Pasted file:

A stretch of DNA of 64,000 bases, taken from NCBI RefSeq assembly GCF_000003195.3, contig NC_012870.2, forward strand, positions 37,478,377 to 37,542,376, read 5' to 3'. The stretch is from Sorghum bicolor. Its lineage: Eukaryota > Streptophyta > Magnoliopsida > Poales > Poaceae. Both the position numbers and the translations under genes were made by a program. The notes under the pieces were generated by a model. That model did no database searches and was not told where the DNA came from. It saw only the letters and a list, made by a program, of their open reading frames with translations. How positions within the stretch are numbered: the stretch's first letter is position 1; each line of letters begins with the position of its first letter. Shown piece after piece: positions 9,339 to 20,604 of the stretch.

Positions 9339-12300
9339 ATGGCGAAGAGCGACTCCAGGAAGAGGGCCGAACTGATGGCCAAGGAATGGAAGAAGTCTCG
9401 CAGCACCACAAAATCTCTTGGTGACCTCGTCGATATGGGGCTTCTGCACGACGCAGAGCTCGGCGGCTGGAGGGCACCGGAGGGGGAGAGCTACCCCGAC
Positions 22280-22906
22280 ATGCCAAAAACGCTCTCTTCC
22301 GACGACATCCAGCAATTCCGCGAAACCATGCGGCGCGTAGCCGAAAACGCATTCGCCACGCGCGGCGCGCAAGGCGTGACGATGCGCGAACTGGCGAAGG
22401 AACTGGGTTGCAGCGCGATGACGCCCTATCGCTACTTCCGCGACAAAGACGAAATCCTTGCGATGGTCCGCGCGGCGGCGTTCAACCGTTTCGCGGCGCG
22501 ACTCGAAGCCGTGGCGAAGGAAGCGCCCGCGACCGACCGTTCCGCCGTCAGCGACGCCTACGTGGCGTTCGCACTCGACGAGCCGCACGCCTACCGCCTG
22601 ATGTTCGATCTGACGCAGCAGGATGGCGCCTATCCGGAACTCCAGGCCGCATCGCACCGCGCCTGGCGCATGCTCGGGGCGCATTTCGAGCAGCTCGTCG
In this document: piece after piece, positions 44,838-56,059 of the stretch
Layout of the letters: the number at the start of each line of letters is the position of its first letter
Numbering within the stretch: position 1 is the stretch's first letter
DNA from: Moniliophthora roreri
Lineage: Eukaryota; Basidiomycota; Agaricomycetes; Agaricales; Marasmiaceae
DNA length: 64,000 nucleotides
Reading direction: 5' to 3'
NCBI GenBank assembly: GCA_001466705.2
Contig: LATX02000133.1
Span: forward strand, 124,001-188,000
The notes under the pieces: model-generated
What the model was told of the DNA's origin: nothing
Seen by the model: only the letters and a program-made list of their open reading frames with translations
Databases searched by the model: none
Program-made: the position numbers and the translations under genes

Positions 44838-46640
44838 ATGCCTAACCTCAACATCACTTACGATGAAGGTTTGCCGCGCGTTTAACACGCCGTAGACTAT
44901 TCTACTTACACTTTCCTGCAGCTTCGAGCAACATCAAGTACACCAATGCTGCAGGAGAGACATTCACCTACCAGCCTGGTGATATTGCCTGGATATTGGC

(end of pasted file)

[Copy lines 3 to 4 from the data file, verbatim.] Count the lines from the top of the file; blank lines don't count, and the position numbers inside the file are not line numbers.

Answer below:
9339 ATGGCGAAGAGCGACTCCAGGAAGAGGGCCGAACTGATGGCCAAGGAATGGAAGAAGTCTCG
9401 CAGCACCACAAAATCTCTTGGTGACCTCGTCGATATGGGGCTTCTGCACGACGCAGAGCTCGGCGGCTGGAGGGCACCGGAGGGGGAGAGCTACCCCGAC